Wednesday, July 31, 2013

Marching to Olympus! (guest blogger, Adam Dipinto)

With my elbow injury continuing to force me to the sidelines, I am excited that this week's edition of The Climbing Life will feature the writing and photography of Adam Dipinto.  Adam is Frank Slide's pre-eminent photographer, and many of the photos on this blog are the result of Adam's efforts.  Last weekend, Adam, Mark D., and Kyle made a trip up the mountain at Frank Slide, and here's what they found!  (Note: if anyone wants to send in mini-articles and/or photos that describe and depict bouldering in the Rockies, don't hesitate to contact me!)

With the weather calling for overcast skies and cool temperatures, a small group (Mark D, Kyle and myself) decided to be on the more adventurous side and scramble up the Slide to find some boulders and establish new lines. The approach began on the other side of the river through the forested area. The scramble through the forest was much more aesthetically appealing than the wasteland Frank seems to be at times. Moss covered the rocks and large dead trees towered over making it difficult to see the weather above us. Mark D. lead the small group, as he, Trent and Kyle had been up to this area before in the winter when it was covered in snow. Making it through the forest area after a 20-30 minute hike we approached an opening to the Slide’s face. From here you could see all of Frank. Albatross, Healing, and the House boulders all stood out among the sea of boulders that populated the area. With a bit more scrambling we made it to the first plateau of the Slide named The Olympus Ridge. 

Olympus Ridge is a huge area. My guess is that it may need to be divided into sub-sections due to the vast boulders in the area. One section being the left side near and within the forested area and the right side along the slide hovering over the river.

Excited with the vast number of boulders we decided to start at the far back of Olympus Ridge and to the left in the forested area. Within this area we found a number of boulders that were all well shaded and had decent landings. Two boulders that we cleaned up and established some problems on were The Stranger and Flies boulders. The Stranger boulder has six problems on it ranging from V0 to V4/5. There is potential for more lines on the backside.

Kyle sending Stranger in a Strange Land (V4/5).

Orientation (V0) - Starting along the left arete, Orientation has nice edges and positive feet allowing for a direct top out. Orientation is positioned at the best place to down climb the boulder after topping out.
Further Instructions (V1) - To the right of Orientation, Further Instructions uses the right arete and positive edges for a solid climb. A similar feel to Orientation, Further Instructions offers more feet adjustments and a higher right foot due to lower feet at the start being absent.

Catch-22 (V1) - Using the arete and a crimp on the slab as a start, Catch-22 goes directly up with a more powerful move to really positive holds.
Jughead (V1) - Just left of Catch-22, Jughead uses the edges along the bulging out section from the slab as a start. Much like Catch-22 it goes directly up to positive holds then to the lip.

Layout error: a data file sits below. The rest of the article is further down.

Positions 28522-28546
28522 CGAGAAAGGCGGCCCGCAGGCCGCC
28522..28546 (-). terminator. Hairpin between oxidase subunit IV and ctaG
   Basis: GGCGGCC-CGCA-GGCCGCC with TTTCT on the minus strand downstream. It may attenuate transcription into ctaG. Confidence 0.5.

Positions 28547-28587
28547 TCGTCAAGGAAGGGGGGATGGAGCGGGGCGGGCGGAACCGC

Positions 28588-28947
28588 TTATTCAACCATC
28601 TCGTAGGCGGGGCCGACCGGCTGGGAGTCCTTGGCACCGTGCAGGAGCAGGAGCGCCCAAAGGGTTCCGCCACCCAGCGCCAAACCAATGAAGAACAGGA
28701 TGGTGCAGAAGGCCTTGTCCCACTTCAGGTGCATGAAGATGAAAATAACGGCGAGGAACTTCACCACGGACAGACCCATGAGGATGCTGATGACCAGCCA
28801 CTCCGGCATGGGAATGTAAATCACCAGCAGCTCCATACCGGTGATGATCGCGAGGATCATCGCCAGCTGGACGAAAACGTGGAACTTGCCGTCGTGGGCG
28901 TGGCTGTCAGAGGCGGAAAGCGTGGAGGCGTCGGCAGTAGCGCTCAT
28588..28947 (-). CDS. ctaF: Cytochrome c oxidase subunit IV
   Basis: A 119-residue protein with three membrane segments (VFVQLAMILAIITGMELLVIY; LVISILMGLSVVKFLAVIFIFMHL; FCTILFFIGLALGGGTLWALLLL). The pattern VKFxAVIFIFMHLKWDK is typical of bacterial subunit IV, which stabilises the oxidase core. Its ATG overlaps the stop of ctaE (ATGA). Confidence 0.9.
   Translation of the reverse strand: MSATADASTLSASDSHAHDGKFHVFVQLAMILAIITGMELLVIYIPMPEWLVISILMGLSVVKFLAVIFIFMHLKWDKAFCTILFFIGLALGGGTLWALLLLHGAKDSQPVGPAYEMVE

The Cost of Living (V4) - Positioned under the left section of the bulge on the slab, The Cost of Living goes out right to the center and uses the arete of the bulge to a nice jug and a direct finish. 
Stranger in a Strange Land (V4/5) - On the farthest corner of the boulder using most of the bulge. Starting under the bulge using the edges where the bulge meets the slab, Stranger in a Strange Land goes up and over the bulge using left hand crimps, right hand wrist wraps and the arete. With a high right foot to position yourself up and onto the bulge, Stranger in a Strange Land offers a mix of out-stretched and very scrunched moves.

The King of Frank squeezing holds on the Stranger Boulder. 

After finishing up the problems on The Stranger Boulder we directed our attention to the Flies Boulder about 20 feet away. Mark D. began cleaning a line along the left arete starting low on a bulging out sloper. After giving it a few attempts, the problem seemed harder than he anticipated. Kyle and I soon jumped on the problem and together began piecing together the starting beta. The three of us started linking moves and became more confident on the problem, but it was Kyle that took the first ascent of Lord of the Flies.

Lord of the Flies (V7/8) - Starting underneath a left hand sloper crimp, using a positive right hand in-cut and a technical stiff heel. LotF goes out right to a positive edge then along the left arete to an odd hold with a nice thumb catch. After some foot adjustments the next right hand is to a smaller half pad crimp in-cut and then a large toss to either the peak of the boulder or to the farther right lip. Top out requires body position out right and around the peak.

Kyle brushing holds on the Olympus Area's hardest, Lord of the Flies (V7/8).

After a few honest attempts and not being able to stick the lip properly I decided to call it. There was a lot more exploring left to do and I wanted to save my strength for some of the other problems we might find. We headed out of the shaded forest and venture to more to the central area of Olympus Ridge. Kyle decided to hike up to the second plateau above while Mark D. and I split up and searched for new boulders. After not really finding anything too exciting and sendergy (send and energy combined) running low, Kyle returned to inform us that the second plateau (that I’m deeming Above the Gods) was basically a wasteland with six highballs.

With that news we decided to head down the Slide due to it being late and what looked like a storm approaching.

(Thanks Adam! Until next time... Cheers!)

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